Consumption of sugar-sweetened beverage (SSB) has risen over the past two decades, with over 10 million Californians drinking one or more SSB per day. High SSB intake is associated with risk of type 2 diabetes, obesity, hypertension, and coronary heart disease (CHD). Reduction of SSB intake and the potential impact on health outcomes in California and among racial, ethnic, and low-income sub-groups has not been quantified.We projected the impact of reduced SSB consumption on health outcomes among all Californians and California subpopulations from 2013 to 2022. We used the CVD Policy Model - CA, an established computer simulation of diabetes and heart disease adapted to California. We modeled a reduction in SSB intake by 10-20% as has been projected to result from proposed penny-per-ounce excise tax on SSB and modeled varying effects of this reduction on health parameters including body mass index, blood pressure, and diabetes risk. We projected avoided cases of diabetes and CHD, and associated health care cost savings in 2012 US dollars.Over the next decade, a 10-20% SSB consumption reduction is projected to result in a 1.8-3.4% decline in the new cases of diabetes and an additional drop of 0.5-1% in incident CHD cases and 0.5-0.9% in total myocardial infarctions. The greatest reductions are expected in African Americans, Mexican Americans, and those with limited income regardless of race and ethnicity. This reduction in SSB consumption is projected to yield $320-620 million in medical cost savings associated with diabetes cases averted and an additional savings of $14-27 million in diabetes-related CHD costs avoided.A reduction of SSB consumption could yield substantial population health benefits and cost savings for California. In particular, racial, ethnic, and low-income subgroups of California could reap the greatest health benefits.

    View details for PubMedID 24349119

  • Kidney Function and Prevalent and Incident Frailty CLINICAL JOURNAL OF THE AMERICAN SOCIETY OF NEPHROLOGY Dalrymple, L. S., Katz, R., Rifkin, D. E., Siscovick, D., Newman, A. B., Fried, L. F., Sarnak, M. J., Odden, M. C., Shlipak, M. G. 2013; 8 (12): 2091?99

    Abstract

    Kidney disease is associated with physiologic changes that may predispose to frailty. This study sought to investigate whether lower levels of kidney function were associated with prevalent or incident frailty in Cardiovascular Health Study (CHS) participants.CHS enrolled community-dwelling adults age ?65 years between 1989-1990 and 1992-1993. To examine prevalent frailty, included were 4150 participants without stroke, Parkinson disease, prescribed medications for Alzheimer disease or depression, or severely impaired cognition. To examine incident frailty, included were a subset of 3459 participants without baseline frailty or development of exclusion criteria during follow-up. The primary predictor was estimated GFR (eGFR) calculated using serum cystatin C (eGFR(cys)). Secondary analyses examined eGFR using serum creatinine (eGFR(SCr)). Outcomes were prevalent frailty and incident frailty at 4 years of follow-up. Frailty was ascertained on the basis of weight loss, exhaustion, weakness, slowness, and low physical activity.The mean age was 75 years and the median eGFR(cys) was 73 ml/min per 1.73 m(2). Among participants with an eGFR(cys) <45 ml/min per 1.73 m(2), 24% had prevalent frailty. In multivariable analysis and compared with eGFR(cys) ?90 ml/min per 1.73 m(2), eGFR(cys) categories of 45-59 (odds ratio [OR], 1.80; 95% confidence interval [CI], 1.17 to 2.75) and 15-44 (OR, 2.87; 95% CI, 1.72 to 4.77) were associated with higher odds of frailty, whereas 60-75 (OR, 1.14; 95% CI, 0.76 to 1.70) was not. In multivariable analysis, eGFR(cys) categories of 60-75 (incidence rate ratio [IRR], 1.72; 95% CI, 1.07 to 2.75) and 15-44 (IRR, 2.28; 95% CI, 1.23 to 4.22) were associated with higher incidence of frailty whereas 45-59 (IRR, 1.53; 95% CI, 0.90 to 2.60) was not. Lower levels of eGFR(SCr) were not associated with higher risk of prevalent or incident frailty.In community-dwelling elders, lower eGFR(cys) was associated with a higher risk of prevalent and incident frailty whereas lower eGFR(SCr) was not. These findings highlight the importance of considering non-GFR determinants of kidney function.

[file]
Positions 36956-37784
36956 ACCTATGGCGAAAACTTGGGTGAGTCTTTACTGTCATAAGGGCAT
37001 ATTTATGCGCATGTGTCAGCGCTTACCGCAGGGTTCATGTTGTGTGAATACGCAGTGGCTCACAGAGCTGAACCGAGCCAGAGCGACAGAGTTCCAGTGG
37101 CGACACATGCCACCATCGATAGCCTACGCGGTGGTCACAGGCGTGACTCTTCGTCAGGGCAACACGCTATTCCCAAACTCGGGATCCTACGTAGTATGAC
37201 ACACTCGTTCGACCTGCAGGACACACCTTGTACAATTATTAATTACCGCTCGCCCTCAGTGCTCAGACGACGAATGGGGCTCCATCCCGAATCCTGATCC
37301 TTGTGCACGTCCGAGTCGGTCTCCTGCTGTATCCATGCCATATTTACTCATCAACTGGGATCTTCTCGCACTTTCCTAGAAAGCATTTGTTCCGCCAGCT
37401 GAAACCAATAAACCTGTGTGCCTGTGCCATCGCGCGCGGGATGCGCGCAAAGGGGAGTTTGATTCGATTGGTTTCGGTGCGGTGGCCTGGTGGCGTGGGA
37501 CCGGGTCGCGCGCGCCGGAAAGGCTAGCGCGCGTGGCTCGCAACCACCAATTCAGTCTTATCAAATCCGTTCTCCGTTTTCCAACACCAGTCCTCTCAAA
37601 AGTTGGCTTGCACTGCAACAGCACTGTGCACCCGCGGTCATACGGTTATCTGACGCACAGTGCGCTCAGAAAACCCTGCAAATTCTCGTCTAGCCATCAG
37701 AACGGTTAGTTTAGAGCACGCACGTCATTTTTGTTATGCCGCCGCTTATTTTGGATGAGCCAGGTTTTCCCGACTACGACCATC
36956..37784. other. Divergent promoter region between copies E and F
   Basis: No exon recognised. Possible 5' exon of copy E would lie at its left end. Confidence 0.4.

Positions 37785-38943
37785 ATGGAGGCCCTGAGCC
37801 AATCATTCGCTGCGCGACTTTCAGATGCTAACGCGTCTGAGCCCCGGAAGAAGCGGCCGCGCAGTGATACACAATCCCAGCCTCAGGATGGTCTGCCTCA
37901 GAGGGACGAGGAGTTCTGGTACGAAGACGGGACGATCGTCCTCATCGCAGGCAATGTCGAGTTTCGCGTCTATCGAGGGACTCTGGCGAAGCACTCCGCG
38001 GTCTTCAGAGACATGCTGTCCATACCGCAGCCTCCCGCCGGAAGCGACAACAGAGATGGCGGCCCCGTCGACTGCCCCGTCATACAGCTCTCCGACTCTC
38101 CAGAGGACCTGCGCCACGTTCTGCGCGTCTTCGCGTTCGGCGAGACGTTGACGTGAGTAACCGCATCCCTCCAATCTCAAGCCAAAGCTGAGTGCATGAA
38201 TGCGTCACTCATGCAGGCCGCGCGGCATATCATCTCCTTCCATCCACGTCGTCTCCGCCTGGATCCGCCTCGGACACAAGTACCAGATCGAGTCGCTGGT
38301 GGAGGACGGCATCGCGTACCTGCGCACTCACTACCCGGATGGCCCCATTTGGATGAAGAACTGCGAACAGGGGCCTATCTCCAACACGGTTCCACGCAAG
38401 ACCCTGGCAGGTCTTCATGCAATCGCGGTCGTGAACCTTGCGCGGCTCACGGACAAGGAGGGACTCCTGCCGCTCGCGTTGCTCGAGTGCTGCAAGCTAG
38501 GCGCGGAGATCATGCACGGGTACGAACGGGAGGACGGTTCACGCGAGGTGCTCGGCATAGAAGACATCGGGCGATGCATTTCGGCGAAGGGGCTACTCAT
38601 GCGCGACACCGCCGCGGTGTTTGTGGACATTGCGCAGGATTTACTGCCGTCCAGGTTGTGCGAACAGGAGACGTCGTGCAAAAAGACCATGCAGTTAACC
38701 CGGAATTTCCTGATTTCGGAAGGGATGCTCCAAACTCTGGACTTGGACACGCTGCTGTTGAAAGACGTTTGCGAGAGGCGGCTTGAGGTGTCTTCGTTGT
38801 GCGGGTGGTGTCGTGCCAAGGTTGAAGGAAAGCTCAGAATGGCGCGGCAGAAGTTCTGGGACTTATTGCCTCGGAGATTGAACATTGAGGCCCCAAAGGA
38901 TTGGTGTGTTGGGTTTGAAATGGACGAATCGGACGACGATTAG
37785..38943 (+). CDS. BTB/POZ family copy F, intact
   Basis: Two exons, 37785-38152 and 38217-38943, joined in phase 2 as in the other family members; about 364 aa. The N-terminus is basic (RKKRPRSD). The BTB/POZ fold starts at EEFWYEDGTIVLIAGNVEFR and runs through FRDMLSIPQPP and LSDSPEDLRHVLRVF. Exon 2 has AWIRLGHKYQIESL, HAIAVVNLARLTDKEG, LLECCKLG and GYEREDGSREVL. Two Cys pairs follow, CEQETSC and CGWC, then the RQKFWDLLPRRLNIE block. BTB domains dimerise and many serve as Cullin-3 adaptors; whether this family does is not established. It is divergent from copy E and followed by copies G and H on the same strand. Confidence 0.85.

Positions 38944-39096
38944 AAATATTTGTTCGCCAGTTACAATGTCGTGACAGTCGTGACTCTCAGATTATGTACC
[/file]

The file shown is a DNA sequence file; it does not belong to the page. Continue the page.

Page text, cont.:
View details for DOI 10.2215/CJN.02870313

    View details for Web of Science ID 000327951100010

    View details for PubMedID 24178972

    View details for PubMedCentralID PMC3848393